Genesis Morocco: The Rise of China III Solar Struggles Continue: Q-Cells to File for Bankruptcy

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Genesis Morocco

Project Genesis is a strategic sustainable development framework for Morocco to translate from being a net importer of energy and a country facing water shortage issues, into the number one producer both of clean renewable energy and water in the region.

Thursday, April 5, 2012    <<Home

The Rise of China III Solar Struggles Continue: Q-Cells to File for Bankruptcy

Personal Notes : This blog follows closely the rise of China as a green Superpower. The fact of the matter is that its strategy whether growing capacity domestically or aggressively pursuing exports is paying off. Like in any markets there are bound to be consolidations at the top, with winners and losers of this natural trimming process. 

Frankly I don't see anyone being able to dispute China's capacity in mass producing solar cells. And so other concerns internationally suffer from this competitive edge to the point of being forced out the market. The question remains, was that China's intentions from the start ? To force others out of the market by being more cost competitive is a winning strategy, you can only cut your margins so far before reaching rock bottom, a selling price still profitable only if made elsewhere, in China that is. 

The U.S intends to defend its solar cells firms and domestic market by imposing higher tariffs on China's exports. I have stressed the fact that it is a shortsighted approach, there is I believe enough room for the made in the U.S and the made in China labels. Even more so if U.S firms concentrate on high end panels.

The question is what to do if Chinese firms are able to mass produce with a high quality output, and the answer is simple, let the market work, else we would be damaging everyone's interest. No one is interested in paying more for the same or worse off getting less for more.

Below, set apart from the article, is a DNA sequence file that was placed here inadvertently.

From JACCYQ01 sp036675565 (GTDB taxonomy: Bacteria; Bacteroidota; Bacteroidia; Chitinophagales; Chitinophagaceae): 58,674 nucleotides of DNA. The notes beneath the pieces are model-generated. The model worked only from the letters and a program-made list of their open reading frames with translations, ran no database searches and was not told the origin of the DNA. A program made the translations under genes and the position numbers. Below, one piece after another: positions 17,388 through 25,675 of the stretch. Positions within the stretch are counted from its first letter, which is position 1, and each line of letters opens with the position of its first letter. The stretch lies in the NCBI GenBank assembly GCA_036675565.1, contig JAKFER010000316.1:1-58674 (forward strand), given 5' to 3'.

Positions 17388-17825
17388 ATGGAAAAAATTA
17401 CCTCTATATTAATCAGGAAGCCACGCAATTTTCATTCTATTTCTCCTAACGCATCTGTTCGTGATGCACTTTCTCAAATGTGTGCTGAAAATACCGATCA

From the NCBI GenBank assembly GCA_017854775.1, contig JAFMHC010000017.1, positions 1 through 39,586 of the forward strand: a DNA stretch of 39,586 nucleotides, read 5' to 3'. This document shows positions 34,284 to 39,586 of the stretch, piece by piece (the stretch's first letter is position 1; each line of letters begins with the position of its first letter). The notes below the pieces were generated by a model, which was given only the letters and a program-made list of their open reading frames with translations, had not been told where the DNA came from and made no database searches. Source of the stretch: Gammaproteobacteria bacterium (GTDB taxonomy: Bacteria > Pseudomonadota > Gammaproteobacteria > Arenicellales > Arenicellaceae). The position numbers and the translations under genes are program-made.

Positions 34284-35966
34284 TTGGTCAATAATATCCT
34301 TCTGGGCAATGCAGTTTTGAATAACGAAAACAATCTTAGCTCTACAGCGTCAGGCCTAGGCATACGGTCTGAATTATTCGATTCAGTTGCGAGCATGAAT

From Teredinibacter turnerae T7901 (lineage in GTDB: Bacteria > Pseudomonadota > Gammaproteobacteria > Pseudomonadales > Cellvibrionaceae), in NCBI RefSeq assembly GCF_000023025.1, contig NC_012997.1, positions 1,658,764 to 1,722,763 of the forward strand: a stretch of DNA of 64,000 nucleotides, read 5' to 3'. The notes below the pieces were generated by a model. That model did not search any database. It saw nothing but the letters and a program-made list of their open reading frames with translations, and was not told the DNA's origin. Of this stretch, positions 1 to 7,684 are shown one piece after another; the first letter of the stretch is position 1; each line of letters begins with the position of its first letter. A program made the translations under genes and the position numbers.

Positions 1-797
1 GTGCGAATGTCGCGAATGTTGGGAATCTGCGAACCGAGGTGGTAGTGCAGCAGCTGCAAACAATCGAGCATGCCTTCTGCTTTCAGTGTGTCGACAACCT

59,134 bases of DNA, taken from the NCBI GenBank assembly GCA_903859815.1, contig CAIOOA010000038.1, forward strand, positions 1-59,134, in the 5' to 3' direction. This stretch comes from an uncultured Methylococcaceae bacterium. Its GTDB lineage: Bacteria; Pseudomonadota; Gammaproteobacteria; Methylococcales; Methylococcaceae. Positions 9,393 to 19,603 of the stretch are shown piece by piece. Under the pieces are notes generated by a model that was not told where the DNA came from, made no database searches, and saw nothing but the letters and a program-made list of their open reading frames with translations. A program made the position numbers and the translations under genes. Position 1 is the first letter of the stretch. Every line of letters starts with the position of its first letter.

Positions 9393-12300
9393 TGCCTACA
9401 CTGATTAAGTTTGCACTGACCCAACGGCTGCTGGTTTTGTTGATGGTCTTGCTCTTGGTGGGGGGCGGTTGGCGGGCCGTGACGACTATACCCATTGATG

But while China looks set to dominate the mass produced photo-voltaic market, there is still a race going on in matter of efficiency. Indeed photo-voltaic panels are far from having reached high efficiency, so we are bound to see a race in the shape of leaders and followers in terms of panel efficiency. 

The firms that will be able to deliver the best return on investment on what is still costly utilities will share the market amongst themselves not those shielded by tariffs or sponsored by government incentives. 

The market is always right.

Article below by Steve Leone, Associate Editor,

New Hampshire, U.S.A. -- Germany's Q-Cells, a solar industry giant that helped usher in a new era of solar energy, announced Monday that it will file for bankruptcy, but that it will continue to work to restructure.

In a statement released by the company, “the Executive Board and the preliminary insolvency administrator will work together to secure the continuity of the company within the insolvency proceedings.”

The move follows an unrelated higher court ruling on Friday that Q-Cells says limits its ability to move ahead with a debt restructuring plan.

The filing is the most prominent to date in the recent shake-out hitting the solar industry. The drastic drop in photovoltaic module pricing, the oversupply that has remained a drag on the industry and drastic subsidy cuts in Europe and beyond continue to put extreme pressure on solar manufacturers. Nowhere, perhaps, has this confluence of factors been felt greater than the headquarters of Q-Cells, which was the world’s biggest solar manufacturer in 2007 and 2008 before being overtaken during the rise of powerhouses coming mostly from China.

The company had worked to broaden its services in recent years. In addition to cell making, the company sells both silicon-based and CIGS PV modules. It also has moved toward project development, and in an earnings report the company said that that move has in fact boosted its economic health.

In 2011, Q-Cell’s production reached 783 MW, 717 of which came from solar cell production. The production of thin-film CIGS modules at German subsidiary Solibro accounted for 66 MW. That figure was down from just over 1 gigawatt produced in 2010. But unlike in 2010 when it was able to turn a profit, the company lost EUR 845 million in 2011. In March, the company said it expected 2012 to be another year of losses, but projected that it would return to positive earnings by 2013.

The company stock price, which hovered around $150 a share in early 2008, tumbled 50 percent to $0.16 per share on Monday.

Since August of last year, several solar companies, including Solon, Solar Millennium, Solyndra, Evergreen Solar and SpectraWatt, have filed for bankruptcy. On Monday, Solar Trust of America, the developer for the 1,000-MW Blythe project, also filed for Chapter 11.

Source :

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